- impudence; effrontery.
- bile, especially that of an animal.
- something bitter or severe.
- bitterness of spirit; rancor.
- gall and wormwood, bitterness of spirit; deep resentment.
Origin of gall1
Synonyms for gallSee more synonyms for on Thesaurus.com
- to make sore by rubbing; chafe severely: The saddle galled the horse's back.
- to vex or irritate greatly: His arrogant manner galls me.
- to be or become chafed.
- Machinery. (of either of two engaging metal parts) to lose metal to the other because of heat or molecular attraction resulting from friction.
- Metallurgy. (of a die or compact in powder metallurgy) to lose surface material through adhesion to the die.
- a sore on the skin, especially of a horse, due to rubbing; excoriation.
- something very vexing or irritating.
- a state of vexation or irritation.
Origin of gall2
- any abnormal vegetable growth or excrescence on plants, caused by various agents, as insects, nematodes, fungi, bacteria, viruses, chemicals, and mechanical injuries.
Origin of gall3
- Pizi, 1840?–94, leader of the Hunkpapa Sioux: a major chief in the battle of Little Bighorn.
Related Words for gallchutzpah, annoy, bedevil, disturb, nag, exasperate, peeve, vex, rile, irk, torment, irritate, frazzle, malice, rancor, animosity, presumption, confidence, spite, malevolence
Examples from the Web for gall
Contemporary Examples of gall
As far as I know, however, only Gall managed to find a source to verify this.Pakistan’s New Top Spy Once Suggested Peace With India
September 23, 2014
And you even had the gall to claim to have turned a new leaf in the pinstripes.Alex Rodriguez Is Facing a Lifetime Ban From Baseball, But He Was Never a Yankee
August 1, 2013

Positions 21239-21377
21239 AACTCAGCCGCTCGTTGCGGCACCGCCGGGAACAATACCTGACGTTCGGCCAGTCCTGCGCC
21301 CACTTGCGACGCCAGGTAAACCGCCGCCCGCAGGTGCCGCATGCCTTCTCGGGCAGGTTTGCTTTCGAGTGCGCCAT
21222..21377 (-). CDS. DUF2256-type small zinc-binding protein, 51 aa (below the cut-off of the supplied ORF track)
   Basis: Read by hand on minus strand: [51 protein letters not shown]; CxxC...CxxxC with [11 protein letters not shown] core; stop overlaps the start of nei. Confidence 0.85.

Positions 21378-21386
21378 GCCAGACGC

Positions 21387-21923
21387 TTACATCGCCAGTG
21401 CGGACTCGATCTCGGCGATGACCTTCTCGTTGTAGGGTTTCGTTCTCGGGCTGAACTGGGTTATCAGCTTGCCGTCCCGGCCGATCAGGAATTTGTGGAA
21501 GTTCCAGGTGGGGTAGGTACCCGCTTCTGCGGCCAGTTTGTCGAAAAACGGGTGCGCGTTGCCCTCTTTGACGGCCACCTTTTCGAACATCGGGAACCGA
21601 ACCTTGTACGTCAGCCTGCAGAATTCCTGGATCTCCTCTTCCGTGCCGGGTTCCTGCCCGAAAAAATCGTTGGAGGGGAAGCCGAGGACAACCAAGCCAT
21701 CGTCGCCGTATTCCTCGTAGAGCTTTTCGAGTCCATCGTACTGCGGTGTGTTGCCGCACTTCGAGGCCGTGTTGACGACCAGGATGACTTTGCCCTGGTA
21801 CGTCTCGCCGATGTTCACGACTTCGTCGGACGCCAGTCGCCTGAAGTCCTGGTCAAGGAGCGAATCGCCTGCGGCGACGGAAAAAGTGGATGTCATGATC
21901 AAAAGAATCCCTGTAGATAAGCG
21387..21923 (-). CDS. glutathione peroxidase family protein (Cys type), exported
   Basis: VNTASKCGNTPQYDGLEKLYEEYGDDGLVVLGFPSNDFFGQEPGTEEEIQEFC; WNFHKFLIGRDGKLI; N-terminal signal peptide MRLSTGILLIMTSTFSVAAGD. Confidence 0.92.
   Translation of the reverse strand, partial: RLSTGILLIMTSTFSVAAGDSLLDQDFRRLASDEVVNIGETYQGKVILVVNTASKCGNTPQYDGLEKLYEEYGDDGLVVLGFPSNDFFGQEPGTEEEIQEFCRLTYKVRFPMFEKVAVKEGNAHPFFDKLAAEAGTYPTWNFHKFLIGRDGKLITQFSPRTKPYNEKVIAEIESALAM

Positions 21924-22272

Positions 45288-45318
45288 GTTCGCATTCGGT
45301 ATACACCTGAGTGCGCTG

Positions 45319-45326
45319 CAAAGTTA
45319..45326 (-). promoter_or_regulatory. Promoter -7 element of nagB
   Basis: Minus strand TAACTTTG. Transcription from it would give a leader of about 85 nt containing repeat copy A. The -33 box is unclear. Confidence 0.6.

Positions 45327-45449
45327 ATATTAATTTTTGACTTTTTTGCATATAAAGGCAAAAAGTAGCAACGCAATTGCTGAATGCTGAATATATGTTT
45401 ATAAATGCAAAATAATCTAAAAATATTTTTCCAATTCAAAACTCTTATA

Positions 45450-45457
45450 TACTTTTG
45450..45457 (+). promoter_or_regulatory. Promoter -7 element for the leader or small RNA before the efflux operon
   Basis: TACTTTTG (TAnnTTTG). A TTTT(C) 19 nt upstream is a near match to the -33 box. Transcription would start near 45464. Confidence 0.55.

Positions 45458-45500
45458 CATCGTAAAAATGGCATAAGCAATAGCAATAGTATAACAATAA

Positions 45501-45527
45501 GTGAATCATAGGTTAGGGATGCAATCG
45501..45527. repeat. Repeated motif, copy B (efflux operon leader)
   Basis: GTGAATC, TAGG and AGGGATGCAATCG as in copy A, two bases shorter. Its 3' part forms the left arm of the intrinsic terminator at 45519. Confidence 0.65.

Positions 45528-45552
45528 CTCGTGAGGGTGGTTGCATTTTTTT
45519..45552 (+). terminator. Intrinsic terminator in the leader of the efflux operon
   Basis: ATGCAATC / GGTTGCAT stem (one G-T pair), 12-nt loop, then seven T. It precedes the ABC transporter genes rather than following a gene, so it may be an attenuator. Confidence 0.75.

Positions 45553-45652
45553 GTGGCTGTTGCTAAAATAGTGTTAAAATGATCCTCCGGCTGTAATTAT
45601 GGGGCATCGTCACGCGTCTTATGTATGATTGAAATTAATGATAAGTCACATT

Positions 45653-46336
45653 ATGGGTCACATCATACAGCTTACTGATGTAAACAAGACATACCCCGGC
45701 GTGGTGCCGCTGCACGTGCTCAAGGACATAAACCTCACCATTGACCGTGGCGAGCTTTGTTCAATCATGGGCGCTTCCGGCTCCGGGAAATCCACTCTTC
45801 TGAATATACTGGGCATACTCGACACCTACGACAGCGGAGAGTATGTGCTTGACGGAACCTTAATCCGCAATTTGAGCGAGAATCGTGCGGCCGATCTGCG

The drainage tube to the bilary duct, which connected the intestines to the gall bladder, also failed.The Day Castro Wept
A. L. Bardach
September 17, 2009
Historical Examples of gall
But it is time to lay down my pen, since my ink runs nothing but gall.Clarissa, Volume 2 (of 9)
I have summoned you here to witness it, because I know it will be gall and wormwood to you!Life And Adventures Of Martin Chuzzlewit
Under a specious, smiling countenance you all conceal a heart of gall.Imogen
In drawing poultry, care must be taken not to break the gall bag, for no washing will take off the bitter where it has touched.
The head should be twisted under the wing; and in drawing it, take care not to tear the liver, nor let the gall touch it.
Word Origin for gall
- a sore on the skin caused by chafing
- something that causes vexation or annoyancea gall to the spirits
- irritation; exasperation
- pathol to abrade (the skin, etc) as by rubbing
- (tr) to irritate or annoy; vex
Word Origin for gall
- an abnormal outgrowth in plant tissue caused by certain parasitic insects, fungi, bacteria, or mechanical injury
Word Origin for gall
"bile," Old English galla (Anglian), gealla (W. Saxon) "gall, bile," from Proto-Germanic *gallon- (cf. Old Norse gall, Old Saxon, Old High German galla, German Galle), from PIE root *ghel- "gold, yellow, yellowish-green" (see Chloe). Informal sense of "impudence, boldness" first recorded American English 1882; but meaning "embittered spirit, rancor" is from c.1200, from the medieval theory of humors. Gall bladder recorded from 1670s.
"sore spot on a horse," Old English gealla "painful swelling," from Latin galla "gall, lump on plant," originally "oak apple," of uncertain origin. Perhaps from or influenced by gall (1) on notion of "poison-sore." German galle, Dutch gal also are from Latin.
- An abnormal swelling of plant tissue, caused by injury or by parasitic organisms such as insects, mites, nematodes, and bacteria. Parasites stimulate the production of galls by secreting chemical irritants on or in the plant tissue. Galls stimulated by egg-laying parasites typically provide a protective environment in which the eggs can hatch and the pupae develop, and they usually do only minor damage to the host plant. Gall-stimulating fungi and microorganisms, such as the bacterium that causes crown gall, are generally considered to be plant diseases.